image of book goes here
Ariel Heryanto and Sumit K. Mandal (eds)

Challenging Authoritarianism in Southeast Asia:
Comparing Indonesia and Malaysia

RoutledgeCurzon, New York and London, 2003,
pp. x, 247, ISBN 0-415-30941-7

reviewed by Ian Douglas Wilson

  1. Challenging Authoritarianism provides a detailed comparative examination of a variety of responses to authoritarian rule in Indonesia and Malaysia in the late 1990s, particularly during the 'reformation period' since the fall of Suharto's New Order regime in 1998. It is surprisingly, considering the cultural and geographical proximity of the two countries, one of only a handful of comparative studies of Indonesia and Malaysia. More generally, the book also addresses the dominance of the 'transition from authoritarianism to democracy' paradigm within political analysis, especially in regards to Southeast Asia. Considering the complex intertwining of culture and politics in the two societies covered in this book, it would be misleading to work from the presupposition that moving away from 'authoritarianism' necessarily entails moving towards 'democracy'. As Heryanto and Mandal point out in the introductory chapter, the authoritarianism-democracy polarity is but one way of understanding power relations and political contestation.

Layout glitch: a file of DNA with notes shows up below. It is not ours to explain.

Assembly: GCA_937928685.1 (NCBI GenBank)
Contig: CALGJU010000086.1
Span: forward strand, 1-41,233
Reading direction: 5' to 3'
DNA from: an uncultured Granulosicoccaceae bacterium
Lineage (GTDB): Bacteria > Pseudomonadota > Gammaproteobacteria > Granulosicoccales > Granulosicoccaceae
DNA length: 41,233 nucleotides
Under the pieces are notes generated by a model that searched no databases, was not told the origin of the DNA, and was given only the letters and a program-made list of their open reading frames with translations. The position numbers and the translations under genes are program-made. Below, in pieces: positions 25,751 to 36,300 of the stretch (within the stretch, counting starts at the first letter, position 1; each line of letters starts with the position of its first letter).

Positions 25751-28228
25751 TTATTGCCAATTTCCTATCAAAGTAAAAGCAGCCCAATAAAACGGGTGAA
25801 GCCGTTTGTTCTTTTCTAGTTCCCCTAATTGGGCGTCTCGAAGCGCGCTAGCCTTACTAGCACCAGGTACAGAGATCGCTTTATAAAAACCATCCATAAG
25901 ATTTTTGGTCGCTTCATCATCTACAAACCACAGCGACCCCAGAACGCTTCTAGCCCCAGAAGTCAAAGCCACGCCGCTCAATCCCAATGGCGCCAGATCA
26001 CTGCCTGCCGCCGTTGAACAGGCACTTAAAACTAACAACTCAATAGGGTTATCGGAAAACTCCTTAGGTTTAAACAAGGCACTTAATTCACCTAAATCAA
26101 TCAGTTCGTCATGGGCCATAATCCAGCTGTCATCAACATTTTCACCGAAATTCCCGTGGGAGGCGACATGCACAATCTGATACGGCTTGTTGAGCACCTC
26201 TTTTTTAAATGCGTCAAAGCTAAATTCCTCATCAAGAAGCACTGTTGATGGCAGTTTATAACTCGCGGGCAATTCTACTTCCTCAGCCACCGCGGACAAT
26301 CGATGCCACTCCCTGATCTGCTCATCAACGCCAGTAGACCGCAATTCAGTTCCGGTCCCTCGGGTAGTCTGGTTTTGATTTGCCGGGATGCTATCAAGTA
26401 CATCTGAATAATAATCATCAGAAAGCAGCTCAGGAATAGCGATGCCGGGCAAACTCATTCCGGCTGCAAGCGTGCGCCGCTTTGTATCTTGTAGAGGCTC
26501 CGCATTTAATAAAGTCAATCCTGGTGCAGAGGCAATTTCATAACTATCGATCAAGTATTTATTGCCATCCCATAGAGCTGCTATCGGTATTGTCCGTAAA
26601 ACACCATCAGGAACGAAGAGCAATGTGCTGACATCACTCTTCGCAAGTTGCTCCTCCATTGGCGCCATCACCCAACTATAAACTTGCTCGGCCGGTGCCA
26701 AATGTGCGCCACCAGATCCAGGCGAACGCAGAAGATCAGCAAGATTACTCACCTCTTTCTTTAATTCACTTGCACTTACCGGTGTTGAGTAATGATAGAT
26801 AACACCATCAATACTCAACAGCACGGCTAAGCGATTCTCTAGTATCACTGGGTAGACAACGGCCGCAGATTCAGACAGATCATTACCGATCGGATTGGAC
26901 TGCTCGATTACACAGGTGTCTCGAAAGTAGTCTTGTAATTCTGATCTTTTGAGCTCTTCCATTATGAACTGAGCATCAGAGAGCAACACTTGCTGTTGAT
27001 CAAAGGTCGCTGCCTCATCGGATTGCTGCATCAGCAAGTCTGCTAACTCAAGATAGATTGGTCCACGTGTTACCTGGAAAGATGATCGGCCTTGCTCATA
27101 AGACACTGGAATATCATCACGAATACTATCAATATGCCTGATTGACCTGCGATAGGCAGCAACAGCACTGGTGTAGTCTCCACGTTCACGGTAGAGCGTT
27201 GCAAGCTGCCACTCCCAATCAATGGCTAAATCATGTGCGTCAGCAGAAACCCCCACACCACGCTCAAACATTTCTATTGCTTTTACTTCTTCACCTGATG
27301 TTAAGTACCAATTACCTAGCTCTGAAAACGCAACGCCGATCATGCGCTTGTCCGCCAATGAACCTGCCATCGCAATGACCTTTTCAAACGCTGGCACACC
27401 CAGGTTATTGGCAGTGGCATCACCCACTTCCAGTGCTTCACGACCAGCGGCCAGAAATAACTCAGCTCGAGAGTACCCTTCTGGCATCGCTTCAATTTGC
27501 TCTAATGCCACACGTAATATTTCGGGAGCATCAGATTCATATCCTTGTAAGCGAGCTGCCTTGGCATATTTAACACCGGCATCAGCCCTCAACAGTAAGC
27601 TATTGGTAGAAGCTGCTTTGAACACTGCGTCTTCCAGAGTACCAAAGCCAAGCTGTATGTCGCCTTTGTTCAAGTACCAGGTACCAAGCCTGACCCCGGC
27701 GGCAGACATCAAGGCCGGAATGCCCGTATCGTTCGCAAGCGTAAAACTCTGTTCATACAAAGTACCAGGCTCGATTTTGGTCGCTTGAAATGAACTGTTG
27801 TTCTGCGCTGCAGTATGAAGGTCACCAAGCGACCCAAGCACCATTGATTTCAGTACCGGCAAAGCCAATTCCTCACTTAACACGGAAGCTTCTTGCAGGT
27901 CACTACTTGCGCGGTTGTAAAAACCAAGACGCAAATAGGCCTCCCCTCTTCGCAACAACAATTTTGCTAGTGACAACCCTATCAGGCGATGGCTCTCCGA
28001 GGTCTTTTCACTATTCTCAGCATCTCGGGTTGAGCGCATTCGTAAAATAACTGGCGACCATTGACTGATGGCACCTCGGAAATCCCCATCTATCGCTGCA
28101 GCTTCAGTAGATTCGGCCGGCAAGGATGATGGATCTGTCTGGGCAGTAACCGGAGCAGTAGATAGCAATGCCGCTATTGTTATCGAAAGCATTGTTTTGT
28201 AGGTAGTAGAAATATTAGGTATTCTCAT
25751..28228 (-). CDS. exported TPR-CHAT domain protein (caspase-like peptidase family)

2. In recent years, the 'transition' paradigm has come under increasing criticism, and a number of new theories have emerged that attempt to describe post-authoritarian political environments, such as Larry Diamond's theory of 'hybrid regimes' and the concept of 'semi-authoritarian regimes' articulated by Marina Ottaway.[1] While these have gone someway towards developing a more nuanced understanding of the types of institutional and discursive configurations found in post-authoritarian societies, the tendency has still been to concentrate largely upon the state itself, its institutions and practices.